Cowes Week is one of the country’s longest running and most successful sporting events. It’s also perhaps the world’s most famous sailing regatta.
Since being founded in 1826, it has always attracted the world’s best yachtsmen and yachts to compete, as well as many celebrities and even royalty take part or spectate. More than 8,000 sailors participate, ranging from Olympic champions to everyday weekend yachtsmen.
Racing itself is set in the challenging waters of the Solent and starts from the iconic Cowes Castle, home to the Royal Yacht Squadron with its distinctive display of brass cannons that are fired as the starting guns.
Of course you don’t have to own a yacht or be a sailor to enjoy Cowes Week. The town is full of colour and entertainment throughout the week during the daytime and into the evening, so there is always plenty to see and do.
Also don’t forget the spectacular fireworks display on the last Friday evening – another annual tradition of Cowes Week.
The Cowes Week dates are 30 July – 5 August. Sailors of all abilities will compete in over 40 different classes, taking place over the eight days. Each day of the event has plenty of exciting regatta racing to watch and opportunities to soak in the party atmosphere.
In addition to the boats, there is lots going on for spectators at a number of venues including live music, family activities and fireworks.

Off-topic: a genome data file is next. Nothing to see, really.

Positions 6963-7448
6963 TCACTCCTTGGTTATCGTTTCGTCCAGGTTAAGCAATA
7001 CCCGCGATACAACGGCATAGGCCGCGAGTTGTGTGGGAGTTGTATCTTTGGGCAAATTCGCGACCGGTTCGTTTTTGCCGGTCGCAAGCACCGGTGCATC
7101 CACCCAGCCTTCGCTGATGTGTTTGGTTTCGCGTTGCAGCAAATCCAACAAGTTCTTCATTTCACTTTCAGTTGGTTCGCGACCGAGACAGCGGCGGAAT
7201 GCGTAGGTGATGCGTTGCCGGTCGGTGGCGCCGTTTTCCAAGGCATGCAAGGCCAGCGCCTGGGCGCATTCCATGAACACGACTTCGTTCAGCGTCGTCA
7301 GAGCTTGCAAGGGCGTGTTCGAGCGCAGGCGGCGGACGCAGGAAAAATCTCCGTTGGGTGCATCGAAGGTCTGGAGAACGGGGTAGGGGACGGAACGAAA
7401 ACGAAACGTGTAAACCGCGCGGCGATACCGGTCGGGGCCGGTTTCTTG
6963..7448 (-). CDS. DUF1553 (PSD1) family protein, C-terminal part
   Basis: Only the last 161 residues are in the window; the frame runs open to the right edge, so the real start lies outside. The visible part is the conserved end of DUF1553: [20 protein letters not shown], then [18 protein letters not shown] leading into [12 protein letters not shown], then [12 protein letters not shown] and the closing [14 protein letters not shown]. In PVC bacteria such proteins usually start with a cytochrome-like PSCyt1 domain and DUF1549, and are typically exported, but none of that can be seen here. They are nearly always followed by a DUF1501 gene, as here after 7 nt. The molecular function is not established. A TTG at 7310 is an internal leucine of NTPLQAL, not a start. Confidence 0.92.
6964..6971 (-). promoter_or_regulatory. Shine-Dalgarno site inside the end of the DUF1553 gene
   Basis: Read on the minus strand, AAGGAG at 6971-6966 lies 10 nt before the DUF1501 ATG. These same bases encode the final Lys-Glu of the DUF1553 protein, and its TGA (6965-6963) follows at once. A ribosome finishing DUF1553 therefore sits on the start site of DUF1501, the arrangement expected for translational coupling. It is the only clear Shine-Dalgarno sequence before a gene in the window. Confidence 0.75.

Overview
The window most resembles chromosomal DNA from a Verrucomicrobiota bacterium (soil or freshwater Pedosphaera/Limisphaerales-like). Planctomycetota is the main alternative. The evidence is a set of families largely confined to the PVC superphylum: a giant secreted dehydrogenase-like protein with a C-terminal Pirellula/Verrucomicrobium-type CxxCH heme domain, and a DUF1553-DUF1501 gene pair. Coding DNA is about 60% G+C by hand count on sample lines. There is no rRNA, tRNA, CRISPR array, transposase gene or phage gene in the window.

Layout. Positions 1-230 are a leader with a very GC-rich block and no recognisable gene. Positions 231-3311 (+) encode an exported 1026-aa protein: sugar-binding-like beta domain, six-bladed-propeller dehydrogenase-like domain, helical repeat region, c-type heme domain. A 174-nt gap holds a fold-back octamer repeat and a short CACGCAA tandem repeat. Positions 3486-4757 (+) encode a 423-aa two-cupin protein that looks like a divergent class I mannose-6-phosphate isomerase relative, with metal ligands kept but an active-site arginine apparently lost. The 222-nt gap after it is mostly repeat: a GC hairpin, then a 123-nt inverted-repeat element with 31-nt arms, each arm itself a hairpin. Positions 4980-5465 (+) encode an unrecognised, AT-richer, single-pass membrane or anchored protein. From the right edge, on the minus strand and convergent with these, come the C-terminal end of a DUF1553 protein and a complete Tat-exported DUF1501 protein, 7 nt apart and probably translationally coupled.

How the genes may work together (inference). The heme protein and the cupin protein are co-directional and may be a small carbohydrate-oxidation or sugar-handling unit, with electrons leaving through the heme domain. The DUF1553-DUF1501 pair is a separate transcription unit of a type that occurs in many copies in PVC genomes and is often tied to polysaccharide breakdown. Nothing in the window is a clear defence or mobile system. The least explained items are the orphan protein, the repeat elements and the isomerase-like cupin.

Getting to Cowes Week on the Isle of Wight is simple with Wightlink. Our routes to both Fishbourne (from Portsmouth) and Ryde (from Portsmouth Harbour) will drop you within a short bus or taxi ride of the event. You may even get to start the Cowes Week experience early, by watching the competitor boats heading for Cowes during the crossing across the Solent!
Once you’re in Cowes, there are several ways you can get to the heart of the action. If you’d prefer to stay close to the fun on land, you’ll want to find a good boat-watching spot along the shore. The best vantage point is probably between the Castle of the Royal Yacht Squadron and the cannons. From here, you can see the start of the races.
As the day progresses, head along to Egypt Point to see the winners come in. If you can’t find a spot in these places, don’t worry – the regatta is big, so you’re sure to catch plenty of the action no matter where you stand.
Alternatively, you could get right into the thick of things by heading out on a spectator boat. Boat trips last an hour, and depart from Trinity Landing (on Cowes Parade). For a bit more money, you can head out for an hour in a RIB – which will get you as close as is possible to the competition!